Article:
Like any skilled player of the political game, Rehman is taking strategic, incremental steps towards guaranteeing himself more time in the spotlight and may be trying to put the government in a position where it sees no option but to use force. After extending the deadline for Khan’s resignation, Rehman called an all-parties conference to determine the future course of the protest but no plan of action has been disclosed yet, mounting pressure on the government. Meanwhile, throughout this saga, Rehman and his followers have been giving the government implicit warnings⁠—for instance, despite declaring that his movement will remain peaceful, Rehman has threatened the government with turning the country into a “battlefield.” Rehman also declared the agreement between his party and the PTI government—for JUI-F to keep its protest away from the Red Zone— nullified, claiming the administration was not fulfilling promises laid out in the agreement. Thus, the signs seem to point towards instability and a potential breakdown in security in the capital in the coming days unless the PTI is able to rise to this challenge.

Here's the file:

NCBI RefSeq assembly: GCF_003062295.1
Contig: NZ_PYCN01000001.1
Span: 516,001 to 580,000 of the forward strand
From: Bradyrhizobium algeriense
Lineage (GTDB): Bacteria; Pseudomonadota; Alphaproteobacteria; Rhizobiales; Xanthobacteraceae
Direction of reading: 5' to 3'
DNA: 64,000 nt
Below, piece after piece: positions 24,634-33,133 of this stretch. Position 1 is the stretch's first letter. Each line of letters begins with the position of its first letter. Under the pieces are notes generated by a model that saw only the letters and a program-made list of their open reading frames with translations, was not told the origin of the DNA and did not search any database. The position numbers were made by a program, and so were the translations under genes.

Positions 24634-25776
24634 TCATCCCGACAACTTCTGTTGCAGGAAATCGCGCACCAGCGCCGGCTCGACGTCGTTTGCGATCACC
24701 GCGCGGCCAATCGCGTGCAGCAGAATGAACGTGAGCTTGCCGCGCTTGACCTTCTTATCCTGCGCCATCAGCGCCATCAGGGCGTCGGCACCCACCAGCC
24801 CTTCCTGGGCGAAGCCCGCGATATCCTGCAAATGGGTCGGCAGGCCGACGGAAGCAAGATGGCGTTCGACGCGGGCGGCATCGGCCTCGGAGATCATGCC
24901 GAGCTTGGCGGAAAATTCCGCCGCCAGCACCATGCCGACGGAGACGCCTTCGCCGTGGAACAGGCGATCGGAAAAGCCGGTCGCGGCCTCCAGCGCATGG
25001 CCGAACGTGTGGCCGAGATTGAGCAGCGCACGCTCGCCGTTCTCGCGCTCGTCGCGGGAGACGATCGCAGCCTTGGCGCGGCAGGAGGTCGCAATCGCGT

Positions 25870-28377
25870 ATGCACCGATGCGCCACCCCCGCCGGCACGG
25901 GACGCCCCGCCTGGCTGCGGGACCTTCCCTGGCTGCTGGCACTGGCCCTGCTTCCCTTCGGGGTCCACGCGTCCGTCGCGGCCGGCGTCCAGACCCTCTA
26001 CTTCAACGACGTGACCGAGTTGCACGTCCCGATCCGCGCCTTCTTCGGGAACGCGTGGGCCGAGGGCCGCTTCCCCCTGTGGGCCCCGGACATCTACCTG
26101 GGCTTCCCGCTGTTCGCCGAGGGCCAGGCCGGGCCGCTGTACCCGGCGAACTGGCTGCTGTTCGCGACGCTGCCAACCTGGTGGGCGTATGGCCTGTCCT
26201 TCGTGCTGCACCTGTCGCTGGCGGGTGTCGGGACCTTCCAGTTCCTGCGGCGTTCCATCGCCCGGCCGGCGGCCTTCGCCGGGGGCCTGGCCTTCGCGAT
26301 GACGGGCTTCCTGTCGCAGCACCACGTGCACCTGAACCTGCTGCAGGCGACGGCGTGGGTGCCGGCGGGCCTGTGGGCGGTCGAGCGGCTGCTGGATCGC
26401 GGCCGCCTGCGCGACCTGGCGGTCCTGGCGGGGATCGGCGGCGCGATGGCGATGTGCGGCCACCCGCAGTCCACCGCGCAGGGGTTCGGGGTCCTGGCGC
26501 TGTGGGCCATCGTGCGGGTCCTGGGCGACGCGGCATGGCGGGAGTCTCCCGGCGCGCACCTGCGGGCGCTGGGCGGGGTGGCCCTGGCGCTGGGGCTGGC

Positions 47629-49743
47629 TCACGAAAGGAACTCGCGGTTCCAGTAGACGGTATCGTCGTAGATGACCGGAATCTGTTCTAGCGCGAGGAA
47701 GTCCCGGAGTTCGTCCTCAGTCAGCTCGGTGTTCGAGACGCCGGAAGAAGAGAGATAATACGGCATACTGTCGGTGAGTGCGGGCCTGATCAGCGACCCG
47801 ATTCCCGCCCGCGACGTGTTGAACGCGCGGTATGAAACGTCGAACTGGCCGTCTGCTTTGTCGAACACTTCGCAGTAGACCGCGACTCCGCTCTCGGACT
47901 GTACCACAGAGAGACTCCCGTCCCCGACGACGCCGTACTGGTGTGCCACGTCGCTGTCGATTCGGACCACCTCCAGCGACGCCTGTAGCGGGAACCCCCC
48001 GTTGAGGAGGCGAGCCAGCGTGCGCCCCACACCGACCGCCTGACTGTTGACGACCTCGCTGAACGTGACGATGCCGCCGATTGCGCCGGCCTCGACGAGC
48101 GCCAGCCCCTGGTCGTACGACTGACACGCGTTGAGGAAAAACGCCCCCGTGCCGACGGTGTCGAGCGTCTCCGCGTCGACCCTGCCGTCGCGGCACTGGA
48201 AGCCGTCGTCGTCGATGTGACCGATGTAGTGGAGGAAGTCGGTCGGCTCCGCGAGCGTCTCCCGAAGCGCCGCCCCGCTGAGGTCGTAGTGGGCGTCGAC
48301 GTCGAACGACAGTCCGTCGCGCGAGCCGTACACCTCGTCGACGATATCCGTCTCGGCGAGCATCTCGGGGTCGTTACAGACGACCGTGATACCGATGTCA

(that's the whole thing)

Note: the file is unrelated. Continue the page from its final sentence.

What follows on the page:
Fighting Pragmatism with Pragmatism: Strategy Options for the PTI

Responding to Rehman’s pragmatic maneuvering, Khan’s party must exhibit sense and rise above petty rhetoric. First, the PTI must remember it is in a stronger bargaining position, by virtue of constituting the democratically-elected seat of power. The opposition lacks the requisite cohesion, and the majority of the public does not agree with Rehman’s agenda of forcing the government’s resignation. Thus, the government has no reason to accept opposition demands for reelection.

Yet the PTI’s relative strength does not mean it can rob opposition parties of their democratic right to protest. Such a move would expose government weaknesses and play into the hands of opposition pressure tactics. Having staged a similar protest in the past, the PTI cannot come up with a strong anti-protest narrative. Allowing the protests to continue peacefully while maintaining strong administrative control would not only demonstrate the strength of the PTI government, but also solidify its democratic governing legitimacy.